Strange denial of boarding on MAN-PHL

Reply

Old Mar 30, 19, 6:53 am
  #76  
Original Poster
 
Join Date: Apr 2015
Location: Bos-Man-Sxf
Programs: DL
Posts: 60
Originally Posted by Gadot View Post
I have had similar experience but squeaked by. They told me the pilot wanted to get off early because of a storm he wanted to avoid. Whether it was true? But there was a lot of turbulence.

But that answer tops all else printed or not. If capt wants to go, he can and you have no recourse
You can claim EC261 for weather, its been successfully done in UK courts before. They would still be breaking contract, nothing in the CoC or AA International Rules says "A pilots decision to depart early voids liability for all previous agreements."
It's also a customer service nightmare, why didn't they just rebook him for free. Their answer, "You were on an economy ticket, sir."
dflanagin is offline  
Reply With Quote
Old Mar 30, 19, 7:15 am
  #77  
Original Poster
 
Join Date: Apr 2015
Location: Bos-Man-Sxf
Programs: DL
Posts: 60
Here we go:


March 30, 2019




Hello Mr. Flanagin:


I received your recent correspondence regarding the complaint you originally sent us on March 26, 2019. Mr. Flanagin, reviewing our records, it appears as though we followed up with you on March 27, March 28 and March 29.

Based on our records, Mr. M did not present himself for boarding prior to the 30 minute cut-off as outlined in the Conditions of Carriage.

Mr. Flanagin, I'm not seeing any additional information in your most recent correspondence that would change our handling of this matter. If you have any new information that we should consider, let us know. We'll gladly review it and respond.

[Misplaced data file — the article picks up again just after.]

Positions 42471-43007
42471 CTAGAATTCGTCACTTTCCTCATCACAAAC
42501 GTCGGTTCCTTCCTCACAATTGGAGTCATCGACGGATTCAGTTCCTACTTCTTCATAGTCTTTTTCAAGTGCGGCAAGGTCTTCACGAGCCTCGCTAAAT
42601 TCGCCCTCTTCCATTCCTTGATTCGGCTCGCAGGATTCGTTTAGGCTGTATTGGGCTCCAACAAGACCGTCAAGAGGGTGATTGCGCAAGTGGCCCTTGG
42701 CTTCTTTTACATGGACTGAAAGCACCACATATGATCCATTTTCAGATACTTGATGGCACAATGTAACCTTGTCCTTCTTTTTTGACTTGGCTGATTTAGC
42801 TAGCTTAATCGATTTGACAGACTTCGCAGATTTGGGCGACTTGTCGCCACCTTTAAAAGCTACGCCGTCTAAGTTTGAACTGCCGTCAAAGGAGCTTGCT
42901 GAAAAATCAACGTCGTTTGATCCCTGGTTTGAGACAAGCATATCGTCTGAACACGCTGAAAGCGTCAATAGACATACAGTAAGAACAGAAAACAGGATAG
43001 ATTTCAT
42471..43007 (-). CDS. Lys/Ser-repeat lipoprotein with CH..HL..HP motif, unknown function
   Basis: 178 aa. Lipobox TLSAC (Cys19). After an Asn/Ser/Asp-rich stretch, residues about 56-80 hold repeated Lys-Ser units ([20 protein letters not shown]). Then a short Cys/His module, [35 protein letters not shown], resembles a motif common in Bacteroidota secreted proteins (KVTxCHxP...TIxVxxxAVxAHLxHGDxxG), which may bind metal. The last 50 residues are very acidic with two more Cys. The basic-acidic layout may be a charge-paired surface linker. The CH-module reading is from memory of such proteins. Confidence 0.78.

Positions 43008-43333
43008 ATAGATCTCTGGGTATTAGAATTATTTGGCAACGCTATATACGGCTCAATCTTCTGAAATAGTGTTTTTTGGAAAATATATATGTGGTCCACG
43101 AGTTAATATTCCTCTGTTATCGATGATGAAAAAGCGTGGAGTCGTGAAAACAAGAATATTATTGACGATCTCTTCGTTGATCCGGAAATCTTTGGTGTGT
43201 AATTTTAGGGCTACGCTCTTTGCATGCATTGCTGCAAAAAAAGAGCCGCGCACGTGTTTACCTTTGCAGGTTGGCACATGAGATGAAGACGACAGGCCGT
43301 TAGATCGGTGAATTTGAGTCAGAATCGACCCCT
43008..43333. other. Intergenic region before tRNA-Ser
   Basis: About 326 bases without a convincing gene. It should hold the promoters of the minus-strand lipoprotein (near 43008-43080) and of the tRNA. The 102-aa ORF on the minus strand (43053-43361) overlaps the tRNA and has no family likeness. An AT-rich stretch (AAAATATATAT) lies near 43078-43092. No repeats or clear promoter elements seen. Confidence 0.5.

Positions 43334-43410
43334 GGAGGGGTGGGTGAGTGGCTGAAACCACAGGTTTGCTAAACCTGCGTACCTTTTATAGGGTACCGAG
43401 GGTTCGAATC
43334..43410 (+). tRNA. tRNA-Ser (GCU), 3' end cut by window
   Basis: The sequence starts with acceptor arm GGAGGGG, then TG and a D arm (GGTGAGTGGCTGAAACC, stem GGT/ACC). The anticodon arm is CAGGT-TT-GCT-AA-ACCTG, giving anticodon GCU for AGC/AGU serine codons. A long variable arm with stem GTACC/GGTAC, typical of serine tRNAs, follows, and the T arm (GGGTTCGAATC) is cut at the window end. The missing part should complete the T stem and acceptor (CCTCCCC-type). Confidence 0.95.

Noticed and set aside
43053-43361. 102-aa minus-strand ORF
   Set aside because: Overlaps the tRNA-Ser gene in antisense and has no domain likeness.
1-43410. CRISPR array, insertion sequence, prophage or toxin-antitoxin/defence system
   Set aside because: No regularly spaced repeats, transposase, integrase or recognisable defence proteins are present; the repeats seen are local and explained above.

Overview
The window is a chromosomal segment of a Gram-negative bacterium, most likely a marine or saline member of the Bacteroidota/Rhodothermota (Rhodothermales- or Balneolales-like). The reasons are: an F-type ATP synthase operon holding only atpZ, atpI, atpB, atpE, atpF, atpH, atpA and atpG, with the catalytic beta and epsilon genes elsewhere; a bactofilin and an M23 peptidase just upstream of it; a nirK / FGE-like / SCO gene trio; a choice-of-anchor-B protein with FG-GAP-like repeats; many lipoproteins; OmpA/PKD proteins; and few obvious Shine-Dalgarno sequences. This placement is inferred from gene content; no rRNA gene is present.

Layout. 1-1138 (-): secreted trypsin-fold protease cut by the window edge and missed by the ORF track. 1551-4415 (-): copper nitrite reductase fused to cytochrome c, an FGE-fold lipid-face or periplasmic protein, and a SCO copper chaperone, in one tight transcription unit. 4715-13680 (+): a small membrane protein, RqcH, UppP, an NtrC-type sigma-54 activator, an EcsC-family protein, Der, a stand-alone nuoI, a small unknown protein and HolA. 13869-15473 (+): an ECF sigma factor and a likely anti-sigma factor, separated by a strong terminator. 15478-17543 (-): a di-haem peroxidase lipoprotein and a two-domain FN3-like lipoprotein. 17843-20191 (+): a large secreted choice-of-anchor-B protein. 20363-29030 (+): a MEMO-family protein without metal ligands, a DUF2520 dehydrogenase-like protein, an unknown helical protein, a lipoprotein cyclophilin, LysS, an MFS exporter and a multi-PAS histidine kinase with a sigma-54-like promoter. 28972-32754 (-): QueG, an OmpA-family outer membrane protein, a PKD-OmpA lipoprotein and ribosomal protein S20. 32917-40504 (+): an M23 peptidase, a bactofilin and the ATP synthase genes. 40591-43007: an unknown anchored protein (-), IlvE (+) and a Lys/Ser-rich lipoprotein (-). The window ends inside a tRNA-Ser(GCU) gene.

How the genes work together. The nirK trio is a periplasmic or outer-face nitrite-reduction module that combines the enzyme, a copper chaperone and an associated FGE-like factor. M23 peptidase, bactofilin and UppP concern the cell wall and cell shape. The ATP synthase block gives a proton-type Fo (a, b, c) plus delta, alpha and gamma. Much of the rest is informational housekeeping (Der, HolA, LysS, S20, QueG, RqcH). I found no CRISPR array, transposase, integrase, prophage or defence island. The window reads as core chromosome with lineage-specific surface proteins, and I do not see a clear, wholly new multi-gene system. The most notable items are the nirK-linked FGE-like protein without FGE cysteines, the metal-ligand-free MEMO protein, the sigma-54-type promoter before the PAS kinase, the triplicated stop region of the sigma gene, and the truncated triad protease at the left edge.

Sincerely,






Anita J.

Last edited by JDiver; Mar 30, 19 at 10:28 am Reason: Redact non-Management employee name
dflanagin is offline  
Reply With Quote
Old Mar 30, 19, 7:20 am
  #78  
FlyerTalk Evangelist
 
Join Date: Dec 2000
Location: Shanghai
Posts: 28,728
Originally Posted by dflanagin View Post
Here we go:
At the risk of beating a dead horse, you should send Ms. J. the boarding pass image, which clearly states 10 minutes. Like most people, I don't read the COC (which isn't even available on many booking channels), but I do read my BPs, and consider the information printed on them to be reliable.

Last edited by JDiver; Mar 30, 19 at 10:29 am Reason: Redact non-Management employee name
moondog is online now  
Reply With Quote
Old Mar 30, 19, 7:28 am
  #79  
FlyerTalk Evangelist
 
Join Date: Dec 2000
Location: Shanghai
Posts: 28,728
In terms of legal angles, the TX AG would likely compel AA to refund your friend the change fee in a heartbeat, but I'm thinking he might be eligible for EU 261 IDB compensation. As such, please check out this thread:

The 2019 BA compensation thread: Your guide to Regulation EC261/2004
moondog is online now  
Reply With Quote
Old Mar 30, 19, 8:18 am
  #80  
 
Join Date: Nov 2011
Location: Brighton. UK
Programs: BA (GOLD), VS
Posts: 9,902
Originally Posted by dflanagin View Post
You can claim EC261 for weather, its been successfully done in UK courts before. They would still be breaking contract, nothing in the CoC or AA International Rules says "A pilots decision to depart early voids liability for all previous agreements."
It's also a customer service nightmare, why didn't they just rebook him for free. Their answer, "You were on an economy ticket, sir."
Yes there have been some cases that have been successful but they are not rulings that creates a precedent as the circumstances need to be taken into account. There is still no ruling at the EU level (which is what really matters) that says weather is no longer an exemption.

And yes airlines can try and depart earlier if all pax are on board. If a pilot wanted to try and get away early because of expected bad weather the airline should be paging passengers to try and get them to the gate. And these days with apps and text messages etc it's even easier to contact a passenger and encourage them to get to the gate in such circumstances - there are threads raising this on Flyer talk usually often complaining they were called. But if it does leave a passenger behind then the IDB provisions would apply and I wouldn't expect an airline to fight a compensation claim in such circumstances.